There might not be anything as quintessentially Canadian as hockey on the pond.

But a new study suggests future generations of Canadians may have to stick to indoor skating rinks instead.

Researchers at Wilfrid Laurier University say that climate change may eventually shorten the outdoor skating season by as much as a third, depending on location.

“The length of the outdoor skating season is going to shrink and the amount of shrinkage will depend on where you live,” said researcher Robert Mcleman. “If you live in Calgary, you’ll probably find that outdoor skating seasons are 20 per cent shorter by the end of this century.”

Toronto and Montreal, he said, will likely lose about a third of your outdoor skating season.

Last year, there were seven straight weeks of ideal conditions for outdoor skating rinks.

Outdoor rink enthusiasts say they're already noticing a difference with this year’s milder winter.

“The first thing you need is -10 C,” said Russell Geinapp, who makes the rink at Toronto’s Greenwood Park. “If it’s not -10 C, you might as well not bother."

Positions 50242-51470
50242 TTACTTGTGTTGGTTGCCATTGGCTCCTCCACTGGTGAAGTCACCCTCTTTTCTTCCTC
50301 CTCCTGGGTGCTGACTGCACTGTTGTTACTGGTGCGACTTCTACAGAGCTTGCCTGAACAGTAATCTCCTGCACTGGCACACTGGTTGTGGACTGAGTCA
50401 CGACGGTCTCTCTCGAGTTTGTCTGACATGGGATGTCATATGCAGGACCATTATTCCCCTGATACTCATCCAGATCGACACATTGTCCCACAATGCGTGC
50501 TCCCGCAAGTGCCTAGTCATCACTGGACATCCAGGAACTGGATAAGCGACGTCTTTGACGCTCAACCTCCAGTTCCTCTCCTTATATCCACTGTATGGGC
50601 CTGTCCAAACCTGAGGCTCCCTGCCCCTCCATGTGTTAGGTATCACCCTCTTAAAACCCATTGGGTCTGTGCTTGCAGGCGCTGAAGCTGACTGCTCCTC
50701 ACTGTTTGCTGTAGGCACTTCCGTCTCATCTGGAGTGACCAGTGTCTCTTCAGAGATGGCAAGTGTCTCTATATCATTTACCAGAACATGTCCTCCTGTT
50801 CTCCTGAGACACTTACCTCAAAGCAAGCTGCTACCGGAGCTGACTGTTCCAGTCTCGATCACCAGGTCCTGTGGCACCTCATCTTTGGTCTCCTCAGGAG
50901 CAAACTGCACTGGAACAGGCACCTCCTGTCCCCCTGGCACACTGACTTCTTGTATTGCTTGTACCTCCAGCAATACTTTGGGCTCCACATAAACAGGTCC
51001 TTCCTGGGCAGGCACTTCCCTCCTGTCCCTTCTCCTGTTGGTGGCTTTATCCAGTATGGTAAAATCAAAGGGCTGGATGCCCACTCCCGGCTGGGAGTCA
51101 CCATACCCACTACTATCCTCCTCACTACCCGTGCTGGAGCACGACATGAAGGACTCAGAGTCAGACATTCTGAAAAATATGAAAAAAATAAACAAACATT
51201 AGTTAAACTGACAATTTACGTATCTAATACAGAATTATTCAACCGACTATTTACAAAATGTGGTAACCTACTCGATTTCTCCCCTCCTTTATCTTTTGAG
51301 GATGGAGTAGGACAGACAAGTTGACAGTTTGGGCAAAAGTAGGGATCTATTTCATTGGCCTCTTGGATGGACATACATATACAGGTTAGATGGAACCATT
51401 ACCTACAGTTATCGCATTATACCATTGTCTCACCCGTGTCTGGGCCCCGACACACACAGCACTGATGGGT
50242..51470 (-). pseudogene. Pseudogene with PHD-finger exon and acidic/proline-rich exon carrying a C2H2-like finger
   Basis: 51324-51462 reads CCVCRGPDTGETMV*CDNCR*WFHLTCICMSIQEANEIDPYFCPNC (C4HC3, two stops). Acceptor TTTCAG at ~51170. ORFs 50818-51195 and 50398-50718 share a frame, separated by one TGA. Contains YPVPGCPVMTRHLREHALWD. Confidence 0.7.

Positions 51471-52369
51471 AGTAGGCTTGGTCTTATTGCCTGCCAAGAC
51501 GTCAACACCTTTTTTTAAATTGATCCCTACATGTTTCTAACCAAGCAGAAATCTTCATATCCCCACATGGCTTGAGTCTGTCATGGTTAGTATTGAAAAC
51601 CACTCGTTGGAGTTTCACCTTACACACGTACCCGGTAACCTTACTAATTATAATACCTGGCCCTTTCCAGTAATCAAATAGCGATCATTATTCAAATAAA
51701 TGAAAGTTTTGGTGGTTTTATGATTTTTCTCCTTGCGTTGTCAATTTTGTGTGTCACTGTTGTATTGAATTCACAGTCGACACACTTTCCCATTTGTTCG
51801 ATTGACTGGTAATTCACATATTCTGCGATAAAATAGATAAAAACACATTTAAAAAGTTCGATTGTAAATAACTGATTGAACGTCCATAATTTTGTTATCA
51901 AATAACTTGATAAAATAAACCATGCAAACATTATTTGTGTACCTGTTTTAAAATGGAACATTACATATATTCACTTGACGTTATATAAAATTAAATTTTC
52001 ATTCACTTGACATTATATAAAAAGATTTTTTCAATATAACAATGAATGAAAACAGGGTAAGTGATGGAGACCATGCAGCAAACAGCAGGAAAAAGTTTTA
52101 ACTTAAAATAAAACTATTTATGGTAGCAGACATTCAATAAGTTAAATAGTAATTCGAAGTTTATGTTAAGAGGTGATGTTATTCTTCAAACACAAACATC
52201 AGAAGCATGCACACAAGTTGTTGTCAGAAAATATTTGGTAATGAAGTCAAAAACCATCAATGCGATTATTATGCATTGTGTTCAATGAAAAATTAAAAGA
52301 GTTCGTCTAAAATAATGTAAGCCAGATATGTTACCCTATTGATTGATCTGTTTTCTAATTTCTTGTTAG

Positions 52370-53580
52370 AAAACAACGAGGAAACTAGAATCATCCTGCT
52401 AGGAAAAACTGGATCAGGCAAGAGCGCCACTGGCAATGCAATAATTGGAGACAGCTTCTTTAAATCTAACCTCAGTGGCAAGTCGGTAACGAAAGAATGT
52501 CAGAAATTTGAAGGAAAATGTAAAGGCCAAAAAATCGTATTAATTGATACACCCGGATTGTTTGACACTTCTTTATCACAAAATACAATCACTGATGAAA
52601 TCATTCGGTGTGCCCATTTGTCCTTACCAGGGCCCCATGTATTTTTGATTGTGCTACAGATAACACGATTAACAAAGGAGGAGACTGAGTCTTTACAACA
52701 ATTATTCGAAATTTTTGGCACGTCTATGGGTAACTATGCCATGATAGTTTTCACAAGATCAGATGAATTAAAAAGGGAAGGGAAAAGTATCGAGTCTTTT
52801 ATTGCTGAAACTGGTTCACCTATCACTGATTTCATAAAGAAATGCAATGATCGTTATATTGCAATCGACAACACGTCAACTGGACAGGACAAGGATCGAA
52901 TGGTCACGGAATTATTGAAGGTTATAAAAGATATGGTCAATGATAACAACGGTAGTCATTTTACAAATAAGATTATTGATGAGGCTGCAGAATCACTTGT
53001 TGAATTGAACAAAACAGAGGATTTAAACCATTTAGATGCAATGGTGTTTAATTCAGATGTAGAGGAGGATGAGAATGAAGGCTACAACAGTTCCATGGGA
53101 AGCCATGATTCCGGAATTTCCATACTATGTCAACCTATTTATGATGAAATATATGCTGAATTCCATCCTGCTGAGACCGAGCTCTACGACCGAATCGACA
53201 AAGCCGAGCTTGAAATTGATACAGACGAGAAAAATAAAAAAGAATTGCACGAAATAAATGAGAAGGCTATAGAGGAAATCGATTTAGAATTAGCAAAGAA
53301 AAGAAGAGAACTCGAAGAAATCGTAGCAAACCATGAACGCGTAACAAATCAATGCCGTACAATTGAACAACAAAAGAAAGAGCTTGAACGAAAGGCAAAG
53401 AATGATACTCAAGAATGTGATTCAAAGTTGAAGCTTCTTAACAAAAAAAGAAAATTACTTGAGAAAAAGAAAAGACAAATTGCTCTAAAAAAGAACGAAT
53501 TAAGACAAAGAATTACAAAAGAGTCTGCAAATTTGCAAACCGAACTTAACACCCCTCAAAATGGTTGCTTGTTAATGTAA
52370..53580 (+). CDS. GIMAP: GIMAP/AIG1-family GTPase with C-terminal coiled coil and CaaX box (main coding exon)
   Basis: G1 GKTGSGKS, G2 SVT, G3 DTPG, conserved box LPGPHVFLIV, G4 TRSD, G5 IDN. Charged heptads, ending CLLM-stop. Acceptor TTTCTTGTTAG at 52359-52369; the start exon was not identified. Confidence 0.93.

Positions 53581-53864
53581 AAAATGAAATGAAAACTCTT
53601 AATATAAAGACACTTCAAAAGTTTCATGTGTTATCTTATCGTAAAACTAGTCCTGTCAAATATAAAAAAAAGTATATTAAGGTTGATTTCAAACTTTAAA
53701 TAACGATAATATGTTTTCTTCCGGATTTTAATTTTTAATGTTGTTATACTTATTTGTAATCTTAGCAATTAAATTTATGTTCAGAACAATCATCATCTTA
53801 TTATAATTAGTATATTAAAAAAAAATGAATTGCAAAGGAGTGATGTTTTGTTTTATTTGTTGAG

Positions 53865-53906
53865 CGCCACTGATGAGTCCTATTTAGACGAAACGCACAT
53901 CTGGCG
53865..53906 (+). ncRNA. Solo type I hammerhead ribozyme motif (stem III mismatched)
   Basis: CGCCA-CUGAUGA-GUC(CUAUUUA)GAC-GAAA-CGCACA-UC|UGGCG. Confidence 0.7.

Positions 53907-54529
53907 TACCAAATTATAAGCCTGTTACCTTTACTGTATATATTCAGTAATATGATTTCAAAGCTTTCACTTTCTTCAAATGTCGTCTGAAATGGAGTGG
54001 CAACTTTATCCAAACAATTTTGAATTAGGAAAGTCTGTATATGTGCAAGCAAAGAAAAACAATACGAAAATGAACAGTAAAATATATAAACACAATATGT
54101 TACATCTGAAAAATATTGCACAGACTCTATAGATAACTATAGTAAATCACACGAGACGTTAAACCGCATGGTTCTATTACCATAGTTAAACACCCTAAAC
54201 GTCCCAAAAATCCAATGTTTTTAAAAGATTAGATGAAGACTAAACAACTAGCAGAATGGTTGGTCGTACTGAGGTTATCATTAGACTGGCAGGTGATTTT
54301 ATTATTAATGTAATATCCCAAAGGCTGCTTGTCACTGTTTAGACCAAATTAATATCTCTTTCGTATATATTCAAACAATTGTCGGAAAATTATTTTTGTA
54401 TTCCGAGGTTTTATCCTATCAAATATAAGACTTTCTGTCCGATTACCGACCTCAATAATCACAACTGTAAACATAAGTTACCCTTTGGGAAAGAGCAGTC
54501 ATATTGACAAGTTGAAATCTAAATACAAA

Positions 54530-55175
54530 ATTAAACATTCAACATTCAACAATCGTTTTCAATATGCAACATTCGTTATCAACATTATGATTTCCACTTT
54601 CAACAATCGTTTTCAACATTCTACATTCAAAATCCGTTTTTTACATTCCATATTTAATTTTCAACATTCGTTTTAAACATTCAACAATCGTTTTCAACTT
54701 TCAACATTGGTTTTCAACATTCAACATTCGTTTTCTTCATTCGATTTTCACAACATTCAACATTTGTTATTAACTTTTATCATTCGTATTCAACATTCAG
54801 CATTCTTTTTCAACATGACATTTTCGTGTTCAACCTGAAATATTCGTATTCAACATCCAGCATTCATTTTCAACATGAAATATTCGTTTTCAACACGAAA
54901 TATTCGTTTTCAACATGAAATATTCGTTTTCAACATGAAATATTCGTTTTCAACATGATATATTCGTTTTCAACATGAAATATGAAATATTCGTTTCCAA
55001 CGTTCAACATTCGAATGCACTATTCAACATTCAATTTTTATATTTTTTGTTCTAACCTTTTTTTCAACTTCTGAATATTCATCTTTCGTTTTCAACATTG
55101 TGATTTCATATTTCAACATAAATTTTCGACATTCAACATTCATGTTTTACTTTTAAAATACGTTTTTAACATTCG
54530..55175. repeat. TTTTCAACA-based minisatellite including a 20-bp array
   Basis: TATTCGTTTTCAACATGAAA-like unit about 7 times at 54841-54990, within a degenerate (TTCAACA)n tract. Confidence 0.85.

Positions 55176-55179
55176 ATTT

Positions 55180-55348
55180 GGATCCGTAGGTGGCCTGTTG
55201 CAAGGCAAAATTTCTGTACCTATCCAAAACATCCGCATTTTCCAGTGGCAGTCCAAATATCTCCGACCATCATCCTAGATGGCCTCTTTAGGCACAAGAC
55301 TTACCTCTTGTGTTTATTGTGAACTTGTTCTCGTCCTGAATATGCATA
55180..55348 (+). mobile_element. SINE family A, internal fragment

To reach their finding, researchers examined data on daily conditions, submitted by skaters at more than 900 outdoor rinks. Researchers combined that information with temperature records from nearby weather stations and compared the data with simulations of future temperatures.

“Outdoor rinks won’t completely disappear from Canada -- that was one of our fears -- but what it does show is that, in many parts of Canada…the season is going to become so short that it will become a labour of love to maintain an outdoor rink,” Mcleman said.

But outdoor rink enthusiasts say they have no plans to give up just yet.

“We’re going to make it until it doesn’t make sense to make it anymore,” Geinapp said. “We’re just waiting for the weather to co-operate.”

Researchers said they hope the study will also help better illustrate the effects of climate change to people who live in urban environments.

With a report from CTV Toronto’s Scott Lightfoot